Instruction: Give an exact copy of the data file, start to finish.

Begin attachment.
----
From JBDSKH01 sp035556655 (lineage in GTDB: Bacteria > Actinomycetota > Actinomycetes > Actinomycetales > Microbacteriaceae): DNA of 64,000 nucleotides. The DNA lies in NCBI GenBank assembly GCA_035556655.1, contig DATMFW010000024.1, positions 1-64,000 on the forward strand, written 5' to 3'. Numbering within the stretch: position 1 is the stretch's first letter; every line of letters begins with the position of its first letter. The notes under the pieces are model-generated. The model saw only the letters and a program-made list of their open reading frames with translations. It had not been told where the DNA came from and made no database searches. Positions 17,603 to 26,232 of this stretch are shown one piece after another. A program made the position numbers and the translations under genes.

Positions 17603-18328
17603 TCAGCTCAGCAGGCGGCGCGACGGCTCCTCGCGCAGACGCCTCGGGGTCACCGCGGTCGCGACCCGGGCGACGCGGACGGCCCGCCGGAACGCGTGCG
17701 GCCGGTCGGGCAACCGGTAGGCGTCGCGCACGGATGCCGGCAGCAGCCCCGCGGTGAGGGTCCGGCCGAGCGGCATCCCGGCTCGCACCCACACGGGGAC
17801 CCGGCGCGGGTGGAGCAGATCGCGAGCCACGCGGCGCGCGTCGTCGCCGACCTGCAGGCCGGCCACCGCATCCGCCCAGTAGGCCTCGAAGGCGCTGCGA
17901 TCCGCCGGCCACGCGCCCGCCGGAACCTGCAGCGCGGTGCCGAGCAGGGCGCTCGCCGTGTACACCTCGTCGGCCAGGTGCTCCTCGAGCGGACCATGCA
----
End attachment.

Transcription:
From JBDSKH01 sp035556655 (lineage in GTDB: Bacteria > Actinomycetota > Actinomycetes > Actinomycetales > Microbacteriaceae): DNA of 64,000 nucleotides. The DNA lies in NCBI GenBank assembly GCA_035556655.1, contig DATMFW010000024.1, positions 1-64,000 on the forward strand, written 5' to 3'. Numbering within the stretch: position 1 is the stretch's first letter; every line of letters begins with the position of its first letter. The notes under the pieces are model-generated. The model saw only the letters and a program-made list of their open reading frames with translations. It had not been told where the DNA came from and made no database searches. Positions 17,603 to 26,232 of this stretch are shown one piece after another. A program made the position numbers and the translations under genes.

Positions 17603-18328
17603 TCAGCTCAGCAGGCGGCGCGACGGCTCCTCGCGCAGACGCCTCGGGGTCACCGCGGTCGCGACCCGGGCGACGCGGACGGCCCGCCGGAACGCGTGCG
17701 GCCGGTCGGGCAACCGGTAGGCGTCGCGCACGGATGCCGGCAGCAGCCCCGCGGTGAGGGTCCGGCCGAGCGGCATCCCGGCTCGCACCCACACGGGGAC
17801 CCGGCGCGGGTGGAGCAGATCGCGAGCCACGCGGCGCGCGTCGTCGCCGACCTGCAGGCCGGCCACCGCATCCGCCCAGTAGGCCTCGAAGGCGCTGCGA
17901 TCCGCCGGCCACGCGCCCGCCGGAACCTGCAGCGCGGTGCCGAGCAGGGCGCTCGCCGTGTACACCTCGTCGGCCAGGTGCTCCTCGAGCGGACCATGCA